There’s a bird I want to write about but his lifestyle includes such unusual words that we’ll have to learn a new vocabulary before I can introduce him. The bird eats copepods and is fond of polynyas.
What the heck is a copepod (CO peh pod)?
The word “copepod” actually describes the animal it names. “Cope” is from the Greek word for “oar” and “pod” is Greek for foot. So a copepod is literally an Oar-Foot.
Copepods are tiny, usually transparent, crustaceans with oar-like antennae. They live in wet places: oceans, lakes, rivers, streams, swamps, bogs, and even in the water in caves. They are very small, often microscopic, typically only 1-2 millimeters long (0.04 to 0.08 inches). They have huge populations among 13,000 known species. The vast majority live in the ocean. Click here for a video to see them move.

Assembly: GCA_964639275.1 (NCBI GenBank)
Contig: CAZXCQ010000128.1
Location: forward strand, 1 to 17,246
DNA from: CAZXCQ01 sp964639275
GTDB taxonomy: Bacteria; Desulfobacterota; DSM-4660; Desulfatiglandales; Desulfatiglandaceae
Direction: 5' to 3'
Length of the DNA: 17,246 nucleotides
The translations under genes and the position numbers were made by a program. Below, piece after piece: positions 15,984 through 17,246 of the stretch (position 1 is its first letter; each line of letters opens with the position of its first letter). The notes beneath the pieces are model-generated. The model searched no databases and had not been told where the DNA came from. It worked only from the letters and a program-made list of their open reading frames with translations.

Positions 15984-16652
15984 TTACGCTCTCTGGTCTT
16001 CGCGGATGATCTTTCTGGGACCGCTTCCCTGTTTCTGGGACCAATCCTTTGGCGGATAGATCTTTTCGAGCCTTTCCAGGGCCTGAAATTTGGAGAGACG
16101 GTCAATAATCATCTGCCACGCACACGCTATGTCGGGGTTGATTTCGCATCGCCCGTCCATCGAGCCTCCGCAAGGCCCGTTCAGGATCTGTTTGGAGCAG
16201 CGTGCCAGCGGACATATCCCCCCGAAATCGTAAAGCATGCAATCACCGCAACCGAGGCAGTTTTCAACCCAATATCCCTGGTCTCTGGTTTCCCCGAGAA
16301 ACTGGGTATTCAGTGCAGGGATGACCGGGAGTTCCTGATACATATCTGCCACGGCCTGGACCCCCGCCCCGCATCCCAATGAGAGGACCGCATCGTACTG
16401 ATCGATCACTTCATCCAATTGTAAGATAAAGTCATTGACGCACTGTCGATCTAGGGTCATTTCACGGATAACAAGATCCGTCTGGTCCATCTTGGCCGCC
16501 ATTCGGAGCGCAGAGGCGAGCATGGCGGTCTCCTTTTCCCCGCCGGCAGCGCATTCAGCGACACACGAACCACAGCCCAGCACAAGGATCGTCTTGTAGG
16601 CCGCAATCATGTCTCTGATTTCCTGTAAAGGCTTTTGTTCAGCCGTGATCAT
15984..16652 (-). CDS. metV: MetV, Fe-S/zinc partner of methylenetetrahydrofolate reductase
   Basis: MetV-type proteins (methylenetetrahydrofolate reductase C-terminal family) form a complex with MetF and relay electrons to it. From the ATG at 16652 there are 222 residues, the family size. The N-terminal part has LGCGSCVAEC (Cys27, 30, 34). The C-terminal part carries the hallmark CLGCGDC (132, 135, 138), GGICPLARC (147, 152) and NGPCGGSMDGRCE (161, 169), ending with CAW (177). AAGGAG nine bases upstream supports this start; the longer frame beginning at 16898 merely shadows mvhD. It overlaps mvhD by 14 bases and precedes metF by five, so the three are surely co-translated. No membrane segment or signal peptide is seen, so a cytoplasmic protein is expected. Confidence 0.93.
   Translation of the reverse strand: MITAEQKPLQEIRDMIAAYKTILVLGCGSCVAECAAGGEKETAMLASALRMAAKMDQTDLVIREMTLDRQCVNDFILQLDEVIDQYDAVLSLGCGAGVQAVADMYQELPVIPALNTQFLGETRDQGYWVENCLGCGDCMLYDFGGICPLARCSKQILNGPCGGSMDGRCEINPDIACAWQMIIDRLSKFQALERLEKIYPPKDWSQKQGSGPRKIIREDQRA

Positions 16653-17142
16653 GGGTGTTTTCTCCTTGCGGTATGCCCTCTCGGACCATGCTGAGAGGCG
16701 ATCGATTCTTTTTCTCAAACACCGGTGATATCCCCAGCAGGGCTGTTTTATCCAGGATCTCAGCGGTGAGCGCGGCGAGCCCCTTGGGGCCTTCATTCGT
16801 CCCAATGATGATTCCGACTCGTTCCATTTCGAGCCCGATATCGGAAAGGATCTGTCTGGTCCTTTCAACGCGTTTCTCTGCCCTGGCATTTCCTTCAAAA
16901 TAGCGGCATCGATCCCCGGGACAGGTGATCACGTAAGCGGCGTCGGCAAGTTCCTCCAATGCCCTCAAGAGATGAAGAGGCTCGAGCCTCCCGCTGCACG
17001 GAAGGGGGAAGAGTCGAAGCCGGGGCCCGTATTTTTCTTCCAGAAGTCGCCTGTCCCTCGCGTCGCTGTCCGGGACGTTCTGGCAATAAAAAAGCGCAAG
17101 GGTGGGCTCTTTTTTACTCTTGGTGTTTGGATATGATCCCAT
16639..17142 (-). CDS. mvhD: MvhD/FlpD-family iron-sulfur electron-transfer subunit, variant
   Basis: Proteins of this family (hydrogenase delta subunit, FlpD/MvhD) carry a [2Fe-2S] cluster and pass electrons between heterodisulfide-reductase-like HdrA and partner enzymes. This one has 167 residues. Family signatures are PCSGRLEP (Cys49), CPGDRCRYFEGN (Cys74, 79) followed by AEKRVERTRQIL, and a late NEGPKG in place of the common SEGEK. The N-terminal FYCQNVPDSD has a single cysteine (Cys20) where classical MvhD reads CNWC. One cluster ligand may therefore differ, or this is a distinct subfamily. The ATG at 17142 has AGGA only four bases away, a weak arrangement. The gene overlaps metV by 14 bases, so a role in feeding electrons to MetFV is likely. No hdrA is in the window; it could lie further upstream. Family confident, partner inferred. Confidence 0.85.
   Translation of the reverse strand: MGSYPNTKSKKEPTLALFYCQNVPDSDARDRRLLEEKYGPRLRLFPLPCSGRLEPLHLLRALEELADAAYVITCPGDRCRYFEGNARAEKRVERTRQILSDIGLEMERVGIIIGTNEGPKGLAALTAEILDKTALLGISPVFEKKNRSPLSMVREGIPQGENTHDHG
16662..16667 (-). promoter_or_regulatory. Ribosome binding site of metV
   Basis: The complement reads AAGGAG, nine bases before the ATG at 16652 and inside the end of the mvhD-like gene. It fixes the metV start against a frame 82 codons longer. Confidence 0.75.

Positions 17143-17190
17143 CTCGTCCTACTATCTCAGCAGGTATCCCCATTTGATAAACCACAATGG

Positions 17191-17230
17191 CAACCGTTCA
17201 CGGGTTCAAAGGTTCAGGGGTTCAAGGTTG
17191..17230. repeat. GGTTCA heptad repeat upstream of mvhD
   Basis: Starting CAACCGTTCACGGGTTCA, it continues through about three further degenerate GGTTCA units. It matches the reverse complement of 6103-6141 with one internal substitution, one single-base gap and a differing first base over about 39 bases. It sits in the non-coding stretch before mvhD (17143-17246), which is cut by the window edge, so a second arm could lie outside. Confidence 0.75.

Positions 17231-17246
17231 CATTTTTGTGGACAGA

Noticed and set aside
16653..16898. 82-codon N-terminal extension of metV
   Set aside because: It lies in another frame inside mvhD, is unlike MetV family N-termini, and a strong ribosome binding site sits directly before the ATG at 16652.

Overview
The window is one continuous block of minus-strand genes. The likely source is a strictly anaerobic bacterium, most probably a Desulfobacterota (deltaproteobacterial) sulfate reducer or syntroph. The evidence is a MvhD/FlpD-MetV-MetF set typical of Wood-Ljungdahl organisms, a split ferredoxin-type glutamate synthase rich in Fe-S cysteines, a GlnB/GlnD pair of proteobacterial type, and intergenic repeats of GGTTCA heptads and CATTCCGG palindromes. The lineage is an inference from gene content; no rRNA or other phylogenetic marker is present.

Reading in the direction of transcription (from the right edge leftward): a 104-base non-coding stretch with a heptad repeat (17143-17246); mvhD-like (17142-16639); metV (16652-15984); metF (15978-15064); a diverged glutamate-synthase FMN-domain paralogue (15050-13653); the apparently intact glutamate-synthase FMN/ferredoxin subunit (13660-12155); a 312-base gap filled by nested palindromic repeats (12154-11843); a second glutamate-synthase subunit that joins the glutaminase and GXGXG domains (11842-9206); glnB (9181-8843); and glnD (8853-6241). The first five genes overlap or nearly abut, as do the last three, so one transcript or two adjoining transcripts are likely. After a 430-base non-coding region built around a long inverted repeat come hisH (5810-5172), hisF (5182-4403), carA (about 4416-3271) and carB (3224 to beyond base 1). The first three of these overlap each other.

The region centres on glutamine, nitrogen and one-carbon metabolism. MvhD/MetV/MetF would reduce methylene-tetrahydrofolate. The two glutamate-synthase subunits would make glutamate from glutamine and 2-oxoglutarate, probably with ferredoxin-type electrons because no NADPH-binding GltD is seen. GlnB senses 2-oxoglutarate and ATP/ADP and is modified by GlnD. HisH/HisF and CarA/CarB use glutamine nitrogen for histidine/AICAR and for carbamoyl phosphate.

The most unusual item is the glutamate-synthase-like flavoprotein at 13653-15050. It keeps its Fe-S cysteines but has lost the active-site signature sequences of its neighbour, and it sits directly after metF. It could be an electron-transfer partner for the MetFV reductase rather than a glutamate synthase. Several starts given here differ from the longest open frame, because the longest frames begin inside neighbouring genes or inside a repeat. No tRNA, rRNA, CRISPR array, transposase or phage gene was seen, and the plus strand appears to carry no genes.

As animals, copepods are at the bottom of the food chain so they ultimately support lots of marine life including creatures as big as whales. They’re the primary food source of the dovekie, the bird who spawned this article, and are especially plentiful in polynyas.
A polynya (po LIN ya) is a big hole of open water surrounded by ice. The word comes from the Russian word for hollow. Two photos below show polynyas in Antarctica.
This polynya in the Ross Sea, shown below, has green phytoplankton that provides abundant food for copepods during the Antarctic summer.
Some polynyas are permanent, others are seasonal. Off the coast of Canada, the North Water Polynya opens every spring between Ellesmere Island and Greenland. When it does, new sunlight entering the water causes a microalgae (phytoplankton) bloom, the copepods swarm to eat it. Dovekies arrive to eat the copepods.
What about dovekies? Read more here –> Birds On Ice: Dovekie.
(photos from Wikimedia Commons. Click on the captions to see the originals)